Twelve Bar Blues

Each genre of music has certain characteristics that distinguish it from other musical styles. These familiar attributes can be found in the rhythms, chords, and notes. Blues music is based on a common song form with three basic chords. This form is commonly called the twelve bar blues because it contains 12 measures. Typically contains three major chords referred to as the “one, four, and five” [I, IV, V].


The first step to understanding many common blues rhythms is learning to feel the ‘backbeat’ that’s common to blues music. A Backbeat is created when we intentionally accent beats “two + four” of a standard 4/4 measure. This changes the natural pulse and gives the rhythm a lively bounce. Tap your toe to a steady beat and count “one – two – three – four” repeatedly. Keep this going as you clap your hands on beats “two + four” ONLY. Now you are feeling a backbeat rhythm.

Need more help with this? Check out this lesson:
Common Blues Rhythms

The Chords
C Major Scale

Some musicians use a numbering system to identify chords. This allows us to learn general rules about how chords blend with each other. Each number refers to the note in the scale that the chord is based on. For example, if I took the notes of the C Major scale and numbered them in order.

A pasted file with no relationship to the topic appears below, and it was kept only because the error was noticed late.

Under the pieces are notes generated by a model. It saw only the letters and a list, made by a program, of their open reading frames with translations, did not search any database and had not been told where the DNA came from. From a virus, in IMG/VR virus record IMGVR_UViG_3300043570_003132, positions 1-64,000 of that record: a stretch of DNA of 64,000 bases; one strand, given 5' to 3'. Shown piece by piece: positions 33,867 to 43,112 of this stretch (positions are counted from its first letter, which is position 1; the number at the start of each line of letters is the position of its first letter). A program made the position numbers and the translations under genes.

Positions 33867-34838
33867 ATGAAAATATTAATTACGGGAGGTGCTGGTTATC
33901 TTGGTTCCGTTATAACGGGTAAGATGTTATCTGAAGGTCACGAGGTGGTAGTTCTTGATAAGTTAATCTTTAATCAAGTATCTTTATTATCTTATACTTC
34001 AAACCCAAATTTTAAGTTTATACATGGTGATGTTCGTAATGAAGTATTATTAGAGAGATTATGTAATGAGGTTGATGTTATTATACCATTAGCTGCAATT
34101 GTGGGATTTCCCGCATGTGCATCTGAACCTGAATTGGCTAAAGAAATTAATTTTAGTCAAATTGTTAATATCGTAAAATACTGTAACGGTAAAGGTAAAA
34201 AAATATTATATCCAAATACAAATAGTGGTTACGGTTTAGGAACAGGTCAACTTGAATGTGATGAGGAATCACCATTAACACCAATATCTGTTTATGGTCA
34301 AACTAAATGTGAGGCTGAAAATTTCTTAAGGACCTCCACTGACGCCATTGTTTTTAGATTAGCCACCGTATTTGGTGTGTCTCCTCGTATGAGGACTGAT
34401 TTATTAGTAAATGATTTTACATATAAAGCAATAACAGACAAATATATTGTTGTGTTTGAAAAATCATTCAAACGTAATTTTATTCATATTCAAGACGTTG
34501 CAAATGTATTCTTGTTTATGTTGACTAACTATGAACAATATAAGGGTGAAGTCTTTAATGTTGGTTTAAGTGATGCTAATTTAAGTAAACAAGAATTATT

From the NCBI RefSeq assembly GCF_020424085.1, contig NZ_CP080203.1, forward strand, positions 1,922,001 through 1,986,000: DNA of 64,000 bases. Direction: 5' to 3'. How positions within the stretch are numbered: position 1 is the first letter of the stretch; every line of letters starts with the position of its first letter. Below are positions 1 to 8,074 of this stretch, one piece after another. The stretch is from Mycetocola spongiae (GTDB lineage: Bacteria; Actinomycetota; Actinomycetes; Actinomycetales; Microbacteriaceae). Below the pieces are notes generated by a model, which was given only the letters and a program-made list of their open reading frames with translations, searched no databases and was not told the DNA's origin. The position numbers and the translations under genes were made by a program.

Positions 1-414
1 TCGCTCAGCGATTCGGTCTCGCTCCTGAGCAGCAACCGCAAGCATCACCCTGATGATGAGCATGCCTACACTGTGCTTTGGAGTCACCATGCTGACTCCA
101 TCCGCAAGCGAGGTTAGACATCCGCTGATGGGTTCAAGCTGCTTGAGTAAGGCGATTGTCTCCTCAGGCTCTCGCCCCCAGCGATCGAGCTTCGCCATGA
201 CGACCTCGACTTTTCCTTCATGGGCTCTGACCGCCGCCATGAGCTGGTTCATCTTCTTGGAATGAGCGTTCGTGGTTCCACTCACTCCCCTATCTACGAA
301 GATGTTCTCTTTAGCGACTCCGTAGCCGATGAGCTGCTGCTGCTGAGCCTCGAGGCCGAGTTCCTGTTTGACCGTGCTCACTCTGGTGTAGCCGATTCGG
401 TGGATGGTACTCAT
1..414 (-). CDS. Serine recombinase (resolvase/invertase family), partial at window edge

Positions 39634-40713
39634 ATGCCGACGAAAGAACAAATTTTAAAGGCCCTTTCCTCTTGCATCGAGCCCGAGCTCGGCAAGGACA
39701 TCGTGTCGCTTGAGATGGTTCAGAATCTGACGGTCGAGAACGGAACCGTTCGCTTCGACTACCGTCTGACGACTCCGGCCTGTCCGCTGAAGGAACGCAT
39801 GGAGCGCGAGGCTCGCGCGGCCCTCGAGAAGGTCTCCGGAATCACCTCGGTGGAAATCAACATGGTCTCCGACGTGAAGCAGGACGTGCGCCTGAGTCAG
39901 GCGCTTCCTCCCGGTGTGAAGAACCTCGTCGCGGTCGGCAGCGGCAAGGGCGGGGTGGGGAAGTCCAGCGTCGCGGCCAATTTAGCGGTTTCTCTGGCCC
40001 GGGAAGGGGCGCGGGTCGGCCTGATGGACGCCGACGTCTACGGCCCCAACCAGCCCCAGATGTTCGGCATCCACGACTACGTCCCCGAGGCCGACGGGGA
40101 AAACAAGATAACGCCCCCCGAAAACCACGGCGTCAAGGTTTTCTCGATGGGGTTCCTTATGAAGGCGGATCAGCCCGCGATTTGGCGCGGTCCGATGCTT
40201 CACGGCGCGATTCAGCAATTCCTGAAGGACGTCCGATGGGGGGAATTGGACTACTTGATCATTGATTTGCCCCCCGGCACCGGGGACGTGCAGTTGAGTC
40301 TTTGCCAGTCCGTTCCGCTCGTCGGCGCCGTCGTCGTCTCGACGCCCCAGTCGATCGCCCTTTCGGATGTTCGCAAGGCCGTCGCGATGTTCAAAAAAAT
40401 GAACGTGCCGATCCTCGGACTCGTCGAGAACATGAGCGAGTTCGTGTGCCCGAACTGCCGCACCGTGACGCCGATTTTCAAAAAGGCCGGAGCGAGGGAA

Stacking thirds from any note of the scale will produce a major or minor sounding chord. The chord is named after it’s first note called the root. Roman numerals are used when referring to the chord by number. The only major chords are the “one, four, five” chords [I, IV, V]. This are the main chords used in the blues.

Need more help with this? Check out this lesson:
How to Build Chords

The Form
The twelve bar blues is made of three phrases. Each phrase contains four bars. Lets explore the blues form using the chords from the key of A Major. The I, IV, V chords in that key are A, D, E respectively. To give it a bluesy sound we will make those chords into dominant seventh chords: A7, D7, E7.

First FourThe Call

The first four measures establishes the key, the groove, and the idea of the song. It starts with the I chord [A7]. This four measure section is often referred to as the call.

Middle FourThe Response

The middle four measures contains two measures of the IV chord [D7] before returning to the I chord for two measures. This section is often referred to as the response.

Last FourThe Turn

The last four measures start with the V chord [E7] moving down to the IV before going back to the I. This section is called the turn short for turnaround.

12 Bar Blues

The chart shows the complete twelve bar blues progression. You can see each of the phrases we just examined. The chords in blue are common chords that are added to the twelve bar blues to spice things up a bit.

Here is a chart of common guitar chords to get your started exploring the blues. Each row is a different key. The white columns show the I, IV, V chords.

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